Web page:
|Forrest plans multi-billion dollar battery business, hopes to land five big green energy deals|
Giles Parkinson 27 January 2023 1
Iron ore billionaire and green energy investor Andrew Forrest says he expects his Fortescue Metals Group to seal five big green energy deals in 2023, and expects its newly acquired battery technology business to turn into a multi billion dollar prospect, with manufacturing to start in a few months.
Forrest made the predictions at the company’s quarterly production report, and despite confirmation of news – first flagged by RenewEconomy in November – that the company had lost its planned technology partner for the much hyped electrolyser manufacturing facility in Gladstone.
The US-based Plug Power said it had withdrawn because the project no longer made economic sense. Forrest insisted on Friday that the project will open this year with FFI’s “own world leading technology” and at the scale predicted. See: “We could do better:” Forrest to use own tech after US partner pulls Plug on electrolyser factory
Forrest says the company expects to reach a final investment decision this year on five green energy projects under the auspices of Fortescue Future Industries, with first production due in 2024. These include the Gibson Island green hydrogen project in Queensland, but the others are likely to be located in the US, or Europe.
Forrest says his recent visit to Davos confirmed there is enormous demand for green energy and green hydrogen.
“The demand for green energy is immense,” he said. “This gives us confidence that global capital markets will be aligned to progress five FFI green energy projects to Final Investment Decision in calendar 2023 allowing first production in 2024.”
The newest element of Forrest’s comments, however, was the big focus on battery storage, and the technologies being developed by WAE – formerly Williams Advanced Engineering – that Fortescue bought in 2021 and is now chaired by FFI chief executive Mark Hutchinson.
WAE will begin battery manufacturing at its first facility at Kidlington in the UK in April, and Forrest expects this to become a multi-billion dollar green technology, battery and vehicle control systems company, specialising in batteries for trucks, trains, and stationary energy.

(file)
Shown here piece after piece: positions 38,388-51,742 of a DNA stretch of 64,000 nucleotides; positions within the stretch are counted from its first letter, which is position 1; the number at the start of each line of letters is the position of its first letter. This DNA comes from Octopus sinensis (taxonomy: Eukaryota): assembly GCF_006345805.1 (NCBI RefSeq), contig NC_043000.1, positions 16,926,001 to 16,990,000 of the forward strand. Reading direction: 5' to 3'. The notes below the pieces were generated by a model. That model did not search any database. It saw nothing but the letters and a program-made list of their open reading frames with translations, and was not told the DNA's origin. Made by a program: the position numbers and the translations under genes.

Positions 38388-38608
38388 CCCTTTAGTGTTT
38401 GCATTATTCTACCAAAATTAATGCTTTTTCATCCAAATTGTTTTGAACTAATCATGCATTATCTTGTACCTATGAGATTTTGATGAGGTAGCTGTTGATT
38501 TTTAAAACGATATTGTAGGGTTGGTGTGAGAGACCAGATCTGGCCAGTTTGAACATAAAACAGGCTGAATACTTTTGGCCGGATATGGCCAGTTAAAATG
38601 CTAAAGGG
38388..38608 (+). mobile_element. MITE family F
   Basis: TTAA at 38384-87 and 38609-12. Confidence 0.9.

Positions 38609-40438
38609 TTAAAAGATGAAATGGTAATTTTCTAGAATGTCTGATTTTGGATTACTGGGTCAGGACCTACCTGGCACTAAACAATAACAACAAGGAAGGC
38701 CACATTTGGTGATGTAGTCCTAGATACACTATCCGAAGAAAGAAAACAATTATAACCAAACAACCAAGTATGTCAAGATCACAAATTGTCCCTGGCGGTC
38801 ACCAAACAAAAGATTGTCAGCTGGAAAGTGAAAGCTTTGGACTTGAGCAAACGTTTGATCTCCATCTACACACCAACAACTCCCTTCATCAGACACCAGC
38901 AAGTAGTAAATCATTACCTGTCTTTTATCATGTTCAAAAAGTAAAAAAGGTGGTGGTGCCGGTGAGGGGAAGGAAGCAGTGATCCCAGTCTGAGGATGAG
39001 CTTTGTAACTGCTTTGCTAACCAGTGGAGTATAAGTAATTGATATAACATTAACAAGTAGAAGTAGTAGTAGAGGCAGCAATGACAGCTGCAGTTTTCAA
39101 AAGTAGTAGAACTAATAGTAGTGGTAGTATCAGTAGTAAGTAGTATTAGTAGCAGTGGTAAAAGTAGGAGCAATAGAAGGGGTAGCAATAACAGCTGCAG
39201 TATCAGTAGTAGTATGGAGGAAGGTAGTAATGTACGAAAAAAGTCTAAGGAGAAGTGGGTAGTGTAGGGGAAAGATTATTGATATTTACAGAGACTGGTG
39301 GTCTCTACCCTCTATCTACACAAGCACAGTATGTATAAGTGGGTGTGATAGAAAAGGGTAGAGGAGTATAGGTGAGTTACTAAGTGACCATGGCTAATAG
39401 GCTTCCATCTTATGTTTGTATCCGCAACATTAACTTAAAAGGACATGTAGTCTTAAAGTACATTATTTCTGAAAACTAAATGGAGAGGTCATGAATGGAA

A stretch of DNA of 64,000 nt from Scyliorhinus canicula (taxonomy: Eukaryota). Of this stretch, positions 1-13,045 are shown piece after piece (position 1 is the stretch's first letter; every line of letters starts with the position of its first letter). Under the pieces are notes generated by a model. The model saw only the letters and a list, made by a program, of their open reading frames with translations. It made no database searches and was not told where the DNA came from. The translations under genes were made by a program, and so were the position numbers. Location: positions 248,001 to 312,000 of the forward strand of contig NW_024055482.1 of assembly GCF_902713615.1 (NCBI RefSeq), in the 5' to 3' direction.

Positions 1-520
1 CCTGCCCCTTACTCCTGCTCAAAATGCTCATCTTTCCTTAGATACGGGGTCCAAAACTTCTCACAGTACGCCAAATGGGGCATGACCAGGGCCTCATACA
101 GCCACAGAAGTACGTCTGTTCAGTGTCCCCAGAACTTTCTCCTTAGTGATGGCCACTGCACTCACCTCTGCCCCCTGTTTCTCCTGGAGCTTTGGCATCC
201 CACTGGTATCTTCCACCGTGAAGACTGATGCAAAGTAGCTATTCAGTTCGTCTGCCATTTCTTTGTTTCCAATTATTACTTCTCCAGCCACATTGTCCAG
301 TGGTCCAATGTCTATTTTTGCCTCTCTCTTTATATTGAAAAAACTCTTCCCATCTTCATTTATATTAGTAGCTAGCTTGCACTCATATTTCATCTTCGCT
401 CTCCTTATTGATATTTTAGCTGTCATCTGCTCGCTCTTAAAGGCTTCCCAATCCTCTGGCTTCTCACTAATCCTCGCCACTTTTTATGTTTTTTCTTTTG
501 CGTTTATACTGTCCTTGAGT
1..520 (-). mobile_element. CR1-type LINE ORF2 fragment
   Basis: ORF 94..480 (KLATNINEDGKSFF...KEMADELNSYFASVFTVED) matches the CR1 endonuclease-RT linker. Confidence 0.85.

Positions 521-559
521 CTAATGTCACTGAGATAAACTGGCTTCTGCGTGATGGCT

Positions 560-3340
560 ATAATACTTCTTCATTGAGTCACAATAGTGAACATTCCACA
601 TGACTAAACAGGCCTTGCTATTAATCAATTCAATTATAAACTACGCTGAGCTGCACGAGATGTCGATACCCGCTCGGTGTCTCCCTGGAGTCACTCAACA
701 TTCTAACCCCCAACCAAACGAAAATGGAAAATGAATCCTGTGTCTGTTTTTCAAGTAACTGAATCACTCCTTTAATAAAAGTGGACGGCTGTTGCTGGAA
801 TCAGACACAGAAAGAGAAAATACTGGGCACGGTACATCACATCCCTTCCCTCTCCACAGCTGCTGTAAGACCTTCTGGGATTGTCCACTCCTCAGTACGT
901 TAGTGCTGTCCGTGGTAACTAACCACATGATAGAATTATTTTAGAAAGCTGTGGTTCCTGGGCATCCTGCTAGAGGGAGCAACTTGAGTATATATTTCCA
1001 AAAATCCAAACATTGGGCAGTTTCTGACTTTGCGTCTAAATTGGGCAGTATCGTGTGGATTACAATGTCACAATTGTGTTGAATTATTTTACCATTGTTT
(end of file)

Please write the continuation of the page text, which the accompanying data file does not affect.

WAE has already delivered the first 15 tonne battery that will be used in the massive 240 tonne haul trucks that operate in Fortescue’s iron ore mines, and is also developing the battery technology for the so-called “infinity trains”.
These trains will use battery technologies and gravity to power them. They will charge the batteries as they run fully laden with iron ore down hill from the mines to the ports on the coast, and will use the charge to return – empty – back up the hill to the mine sites.
“So the cells that make up the battery are chemically quite strong. Secondly, Williams is the world’s best in making the best use of those cells through very sophisticated battery management software. So we squeeze more out of those cells.
“The final thing I would say is that the optimal size and therefore the weight of the battery is still under, I would say finalization, and we’ll get our first truck up and running this year with the current battery.
“And depending on the test results, we might scale up or down a little bit further, so don’t be surprised if the batteries a year from now are different.”
Forrest said record shipments for Fortescue meant that it could fund its green energy expansion opportunities through its own cash flows.
““Green hydrogen gives the world energy storage potential of the massive scale of oil, gas and coal. Green electrons are already the world’s lowest cost energy and rely on batteries for firming capacity and energy mobility,” he said in his introduction.
“Batteries are also fundamental to the rapidly growing global hydrogen fuel cell industry and are therefore one of Fortescue’s preeminent focuses.”
The company also noted that civil works had begun on a new solar farm to be connected to its Pilbara mining network, which will also include battery storage.